Sports are an important part of many people’s lives. For journalists covering the world of sports, reporting involves more than just publishing highlights, player statistics and scores. So, what’s it like being a sports reporter?
This week, we talk to Candace Buckner of The Washington Post about her role as a sports columnist. Buckner sheds light on the differences between straight news beat reporting and opinion writing — and underscores how certain journalism practices and standards remain the same. Using her recent piece on Kyrie Irving as an example, Buckner explains her approach to column writing. We also discuss how sports intersect with culture and society and what sports reporting can teach us about the wider world. Grab your news goggles!
Note: Look for this newsletter feature the first Monday of the month. You can explore previous News Goggles videos, annotations and activities in NLP’s Resource Library under “Classroom Activities.”
Idea: Have students hone their ability to separate news from opinion using NLP’s mobile app, Informable, which includes dozens of real-world examples in its “News or opinion?” mode.
Dig deeper: Use this viewing guide for the featured News Goggles video to help students consider what it’s like being a sports reporter.
There’s been a sharp rise in hate speech on Twitter since billionaire Elon Musk took ownership of the platform over a month ago, according to research from the Center for Countering Digital Hate and the Anti-Defamation League. Researchers found that antisemitic posts on Twitter rose by 61% only two weeks after Musk became the site’s owner, and posts with slurs against Black Americans and gay men also saw significant increases.
Musk has enacted several changes at Twitter, including large staff layoffs, ending enforcement of the site’s COVID-19 misinformation policy and vowing to reinstate all previously suspended Twitter accounts after the results of a live poll he tweeted gained 72% “yes” votes in favor of the move. (Note: Twitter polls are not reliable reflections of public opinion.) A prominent neo-Nazi had his Twitter account restored. Some Twitter users are also concerned that Black Twitter — a “cultural powerhouse” for Black people online — will suffer or diminish in light of changes to the platform.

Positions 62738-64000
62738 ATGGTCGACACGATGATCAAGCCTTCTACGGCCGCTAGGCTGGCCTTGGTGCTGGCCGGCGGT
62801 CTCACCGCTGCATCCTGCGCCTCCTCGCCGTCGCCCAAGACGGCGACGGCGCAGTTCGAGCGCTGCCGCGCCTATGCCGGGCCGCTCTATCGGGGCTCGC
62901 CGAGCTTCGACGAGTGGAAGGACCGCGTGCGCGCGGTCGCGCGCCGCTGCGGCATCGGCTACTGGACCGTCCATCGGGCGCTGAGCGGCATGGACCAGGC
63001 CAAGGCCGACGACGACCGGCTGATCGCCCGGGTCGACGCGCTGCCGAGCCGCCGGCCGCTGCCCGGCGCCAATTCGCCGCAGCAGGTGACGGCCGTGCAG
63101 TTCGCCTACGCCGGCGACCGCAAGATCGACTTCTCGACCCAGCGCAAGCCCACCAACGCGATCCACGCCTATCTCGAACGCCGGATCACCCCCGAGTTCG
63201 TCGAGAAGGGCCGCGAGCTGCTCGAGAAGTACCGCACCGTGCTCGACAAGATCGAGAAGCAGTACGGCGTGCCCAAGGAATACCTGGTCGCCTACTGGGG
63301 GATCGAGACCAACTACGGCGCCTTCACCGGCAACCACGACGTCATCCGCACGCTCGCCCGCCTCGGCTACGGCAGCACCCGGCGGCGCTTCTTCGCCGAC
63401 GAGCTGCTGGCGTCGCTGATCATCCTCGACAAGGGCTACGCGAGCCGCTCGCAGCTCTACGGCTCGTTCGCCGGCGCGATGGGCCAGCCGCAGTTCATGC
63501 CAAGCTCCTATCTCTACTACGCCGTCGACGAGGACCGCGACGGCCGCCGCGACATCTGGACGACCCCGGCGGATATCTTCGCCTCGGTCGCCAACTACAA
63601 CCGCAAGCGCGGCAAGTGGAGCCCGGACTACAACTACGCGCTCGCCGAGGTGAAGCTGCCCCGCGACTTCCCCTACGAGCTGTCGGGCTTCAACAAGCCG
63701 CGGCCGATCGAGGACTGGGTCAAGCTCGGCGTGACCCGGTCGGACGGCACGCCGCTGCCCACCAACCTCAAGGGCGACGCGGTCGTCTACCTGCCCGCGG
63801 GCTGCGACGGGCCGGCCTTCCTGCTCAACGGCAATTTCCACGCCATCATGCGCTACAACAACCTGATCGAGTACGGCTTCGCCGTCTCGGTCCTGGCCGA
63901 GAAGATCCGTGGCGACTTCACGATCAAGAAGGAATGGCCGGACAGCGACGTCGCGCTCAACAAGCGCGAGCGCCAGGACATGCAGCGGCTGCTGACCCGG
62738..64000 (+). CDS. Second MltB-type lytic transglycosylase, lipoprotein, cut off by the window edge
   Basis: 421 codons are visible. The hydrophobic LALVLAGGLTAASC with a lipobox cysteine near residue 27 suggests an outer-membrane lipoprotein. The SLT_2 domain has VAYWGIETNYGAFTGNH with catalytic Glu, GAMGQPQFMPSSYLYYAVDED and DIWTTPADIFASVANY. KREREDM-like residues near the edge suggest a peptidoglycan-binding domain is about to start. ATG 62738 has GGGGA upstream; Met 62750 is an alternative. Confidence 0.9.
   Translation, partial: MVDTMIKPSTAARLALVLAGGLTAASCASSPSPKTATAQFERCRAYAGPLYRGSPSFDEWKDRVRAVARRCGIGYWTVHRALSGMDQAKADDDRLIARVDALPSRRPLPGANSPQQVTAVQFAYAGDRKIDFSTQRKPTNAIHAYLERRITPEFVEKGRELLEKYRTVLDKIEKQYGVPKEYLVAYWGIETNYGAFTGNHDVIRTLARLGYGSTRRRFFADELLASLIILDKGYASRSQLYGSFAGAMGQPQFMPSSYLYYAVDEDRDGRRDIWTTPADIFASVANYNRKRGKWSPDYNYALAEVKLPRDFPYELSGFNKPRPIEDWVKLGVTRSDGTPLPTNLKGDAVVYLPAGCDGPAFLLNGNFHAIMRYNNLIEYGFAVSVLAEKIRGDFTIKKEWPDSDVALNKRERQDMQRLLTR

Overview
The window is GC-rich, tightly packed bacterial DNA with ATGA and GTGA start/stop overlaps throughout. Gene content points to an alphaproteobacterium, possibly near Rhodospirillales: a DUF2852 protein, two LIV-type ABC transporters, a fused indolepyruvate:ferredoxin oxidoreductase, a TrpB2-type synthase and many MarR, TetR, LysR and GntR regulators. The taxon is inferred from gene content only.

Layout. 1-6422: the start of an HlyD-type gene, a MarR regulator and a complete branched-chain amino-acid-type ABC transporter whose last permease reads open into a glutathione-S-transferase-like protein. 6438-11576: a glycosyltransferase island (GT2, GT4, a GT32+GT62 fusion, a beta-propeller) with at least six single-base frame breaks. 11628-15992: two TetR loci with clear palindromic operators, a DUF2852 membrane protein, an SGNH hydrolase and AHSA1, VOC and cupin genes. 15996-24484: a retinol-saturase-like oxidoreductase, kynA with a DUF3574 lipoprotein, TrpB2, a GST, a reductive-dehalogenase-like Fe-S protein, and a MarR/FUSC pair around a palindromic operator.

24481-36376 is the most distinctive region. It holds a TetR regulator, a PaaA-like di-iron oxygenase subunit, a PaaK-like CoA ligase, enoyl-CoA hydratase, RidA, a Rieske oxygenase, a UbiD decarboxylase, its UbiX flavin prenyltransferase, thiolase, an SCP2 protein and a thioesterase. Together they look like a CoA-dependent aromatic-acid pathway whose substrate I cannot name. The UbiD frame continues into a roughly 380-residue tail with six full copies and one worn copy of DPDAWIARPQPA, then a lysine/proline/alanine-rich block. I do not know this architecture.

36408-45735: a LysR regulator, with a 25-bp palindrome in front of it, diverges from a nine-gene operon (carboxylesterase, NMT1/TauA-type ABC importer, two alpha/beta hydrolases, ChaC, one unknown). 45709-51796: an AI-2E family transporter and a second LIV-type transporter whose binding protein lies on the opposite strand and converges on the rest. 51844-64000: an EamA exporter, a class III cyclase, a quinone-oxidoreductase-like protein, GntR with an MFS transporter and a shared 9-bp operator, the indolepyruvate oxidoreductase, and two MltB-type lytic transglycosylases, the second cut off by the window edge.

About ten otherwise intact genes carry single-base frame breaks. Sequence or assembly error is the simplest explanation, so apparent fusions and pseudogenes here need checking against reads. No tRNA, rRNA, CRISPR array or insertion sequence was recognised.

Discuss: Regardless of whether you use Twitter, how does hate speech on social media platforms affect your community? If you use Twitter, what other recent changes have you noticed on the platform? What responsibility do social media companies have in moderating hate speech and misinformation? If you were put in charge of Twitter, what types of content would you prohibit? Why?
NO: People did not start “dying suddenly” after the COVID-19 vaccines were released. YES: Severe reactions to the shots are rare. NO: Some clips in the film supposedly show people dying unexpectedly but actually show incidents unrelated to the COVID-19 vaccine or people who didn’t die at all.
NewsLit takeaway: Correlation does not imply causation.
The central thesis of Died Suddenly is summed up in the opening minutes when a funeral director notes that searching for “died suddenly” on Google yields numerous news articles about that topic. This is erroneously presented as an alarming trend (heightened by the spooky background music) that emerged simultaneously with the release of the COVID-19 vaccines. But that simply isn’t true. People have “died suddenly” for centuries and an increase in excess deaths overall in 2021 was the result of the coronavirus, not the vaccine.